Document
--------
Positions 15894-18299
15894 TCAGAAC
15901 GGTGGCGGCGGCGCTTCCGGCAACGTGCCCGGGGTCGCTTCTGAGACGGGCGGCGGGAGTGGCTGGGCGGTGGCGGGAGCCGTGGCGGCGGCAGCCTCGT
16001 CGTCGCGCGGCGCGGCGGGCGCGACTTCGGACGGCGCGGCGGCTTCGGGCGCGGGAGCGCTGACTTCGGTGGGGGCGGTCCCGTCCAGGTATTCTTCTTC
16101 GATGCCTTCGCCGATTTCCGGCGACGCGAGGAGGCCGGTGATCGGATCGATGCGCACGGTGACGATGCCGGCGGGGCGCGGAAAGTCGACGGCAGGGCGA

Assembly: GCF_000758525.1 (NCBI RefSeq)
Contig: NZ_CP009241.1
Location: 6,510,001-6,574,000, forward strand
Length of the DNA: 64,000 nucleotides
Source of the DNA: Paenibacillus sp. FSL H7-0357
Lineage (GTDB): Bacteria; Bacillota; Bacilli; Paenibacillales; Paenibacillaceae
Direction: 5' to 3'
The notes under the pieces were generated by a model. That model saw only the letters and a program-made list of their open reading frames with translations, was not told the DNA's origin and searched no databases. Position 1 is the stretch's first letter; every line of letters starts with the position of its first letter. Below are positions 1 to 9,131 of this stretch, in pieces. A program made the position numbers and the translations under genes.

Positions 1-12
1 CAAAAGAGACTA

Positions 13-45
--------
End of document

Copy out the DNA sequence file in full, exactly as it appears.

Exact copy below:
Positions 15894-18299
15894 TCAGAAC
15901 GGTGGCGGCGGCGCTTCCGGCAACGTGCCCGGGGTCGCTTCTGAGACGGGCGGCGGGAGTGGCTGGGCGGTGGCGGGAGCCGTGGCGGCGGCAGCCTCGT
16001 CGTCGCGCGGCGCGGCGGGCGCGACTTCGGACGGCGCGGCGGCTTCGGGCGCGGGAGCGCTGACTTCGGTGGGGGCGGTCCCGTCCAGGTATTCTTCTTC
16101 GATGCCTTCGCCGATTTCCGGCGACGCGAGGAGGCCGGTGATCGGATCGATGCGCACGGTGACGATGCCGGCGGGGCGCGGAAAGTCGACGGCAGGGCGA

Assembly: GCF_000758525.1 (NCBI RefSeq)
Contig: NZ_CP009241.1
Location: 6,510,001-6,574,000, forward strand
Length of the DNA: 64,000 nucleotides
Source of the DNA: Paenibacillus sp. FSL H7-0357
Lineage (GTDB): Bacteria; Bacillota; Bacilli; Paenibacillales; Paenibacillaceae
Direction: 5' to 3'
The notes under the pieces were generated by a model. That model saw only the letters and a program-made list of their open reading frames with translations, was not told the DNA's origin and searched no databases. Position 1 is the stretch's first letter; every line of letters starts with the position of its first letter. Below are positions 1 to 9,131 of this stretch, in pieces. A program made the position numbers and the translations under genes.

Positions 1-12
1 CAAAAGAGACTA

Positions 13-45